MYTHICA: A QUEST FOR HEROES
Ever since The Lords of the Rings trilogy conquered movie screens, there have been a great many imitators seeking to offer up similar epic fantasy/sword and sorcery copycats. Few of them have been any good, mostly we have seen dross such as Earthsea (2004), Eragon (2006), Seventh Son (2014) and much cheap dvd-released fodder. I settled into Mythica: A Quest for Heroes with low expectations left by these copycats in the field. I must say that I was gently surprised by what this manages to do and moreover for something that emerges from the even further lowered expectations arena of the Kickstarter-funded fan effort.
The film feels like someone has set out to bring their love of playing Dungeons and Dragons (1974) to life. It is a film steeped in reference to the set-up and worldview of D&D. It does rather well with the elements I particularly liked the way that the standard inn opening and gathering of the party scene, where just about every D&D game begins, appealingly subverts all of your expectations. One of the other things that works very well is Anne Blacks efforts to make the standard fantasy world seem believable, textured and lived-in from the opening tours of the kitchen to the magic users home and the inn no doubt an inheritance from her previous job as an art director.
The downside of A Quest for Heroes is that it comes with a great, well characterised and vigorous set-up but falls into routine wilderness and monster encounters in the second half once the adventuring actually begins. Here we get encounters with orcs at a lakeside, and a cave with an ogre and some briefly glimpsed giant spiders. The effects and makeup on the creatures in these scenes are good for a low-budget film. On the other hand, these adventures are nothing outstanding. The show wraps up fairly perfunctorily, leaving many aspects most notably the villain Mekru Nom who is built up but then forgotten about without a confrontation no doubt open for future sequels.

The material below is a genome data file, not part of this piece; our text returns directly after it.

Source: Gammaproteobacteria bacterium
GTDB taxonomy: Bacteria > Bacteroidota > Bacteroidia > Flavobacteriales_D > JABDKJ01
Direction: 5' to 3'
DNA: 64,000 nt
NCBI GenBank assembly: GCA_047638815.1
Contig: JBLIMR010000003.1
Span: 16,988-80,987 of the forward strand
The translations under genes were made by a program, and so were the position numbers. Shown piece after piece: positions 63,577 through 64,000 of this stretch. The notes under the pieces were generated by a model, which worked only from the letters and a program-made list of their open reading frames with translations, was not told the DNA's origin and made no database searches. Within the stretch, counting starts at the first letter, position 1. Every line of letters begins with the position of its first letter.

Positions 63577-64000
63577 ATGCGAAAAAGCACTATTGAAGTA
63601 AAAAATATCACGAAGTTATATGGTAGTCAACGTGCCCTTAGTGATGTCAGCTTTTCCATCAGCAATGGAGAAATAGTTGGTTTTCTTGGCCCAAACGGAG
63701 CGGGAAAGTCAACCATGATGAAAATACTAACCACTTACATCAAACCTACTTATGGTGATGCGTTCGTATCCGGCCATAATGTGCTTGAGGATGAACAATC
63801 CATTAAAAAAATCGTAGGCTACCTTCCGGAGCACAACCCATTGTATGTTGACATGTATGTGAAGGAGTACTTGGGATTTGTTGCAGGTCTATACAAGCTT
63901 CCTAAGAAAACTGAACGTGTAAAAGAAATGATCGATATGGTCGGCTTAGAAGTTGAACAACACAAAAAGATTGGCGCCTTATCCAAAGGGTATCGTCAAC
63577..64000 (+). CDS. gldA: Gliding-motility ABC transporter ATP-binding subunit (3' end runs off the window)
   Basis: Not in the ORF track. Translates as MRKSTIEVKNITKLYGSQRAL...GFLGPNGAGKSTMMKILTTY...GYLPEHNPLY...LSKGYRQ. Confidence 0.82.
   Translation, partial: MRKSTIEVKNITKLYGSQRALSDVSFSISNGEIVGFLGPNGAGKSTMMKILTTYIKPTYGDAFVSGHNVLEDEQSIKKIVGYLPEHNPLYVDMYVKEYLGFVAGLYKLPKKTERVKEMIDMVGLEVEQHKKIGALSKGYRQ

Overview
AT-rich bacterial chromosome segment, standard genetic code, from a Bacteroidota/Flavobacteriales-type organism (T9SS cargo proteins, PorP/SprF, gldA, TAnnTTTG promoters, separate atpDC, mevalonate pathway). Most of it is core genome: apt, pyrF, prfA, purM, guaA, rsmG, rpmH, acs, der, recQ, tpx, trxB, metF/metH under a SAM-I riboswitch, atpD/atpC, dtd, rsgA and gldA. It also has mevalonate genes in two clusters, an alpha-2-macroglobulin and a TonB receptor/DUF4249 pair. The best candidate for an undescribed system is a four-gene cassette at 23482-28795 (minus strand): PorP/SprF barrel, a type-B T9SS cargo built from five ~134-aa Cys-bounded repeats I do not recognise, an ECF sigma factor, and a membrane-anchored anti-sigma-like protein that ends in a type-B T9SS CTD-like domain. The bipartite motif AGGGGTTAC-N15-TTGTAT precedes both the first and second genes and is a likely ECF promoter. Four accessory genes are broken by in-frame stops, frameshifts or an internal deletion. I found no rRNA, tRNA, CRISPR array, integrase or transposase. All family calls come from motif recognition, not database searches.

The only recognisable name present is Kevin Sorbo, the lead from Hercules: The Legendary Journeys (1994-9), as the magic user in a single scene appearance near the start. Aside from Sorbo, the only other recognisable name present Adam Johnson who played in the awful Vamp U (2013) and gave an incredibly silly performance in another Kickstarter-funded sword-and-sorcery effort Dudes and Dragons (2015) is persuaded to give a serious performance and does so well. The rest of the cast are all unknowns but manage to play well, especially Melanie Stone in the lead role. The only amateurish touch seems to be the addition of a score that conducts epic flourishes for what are fairly routine shots of the party crossing fields.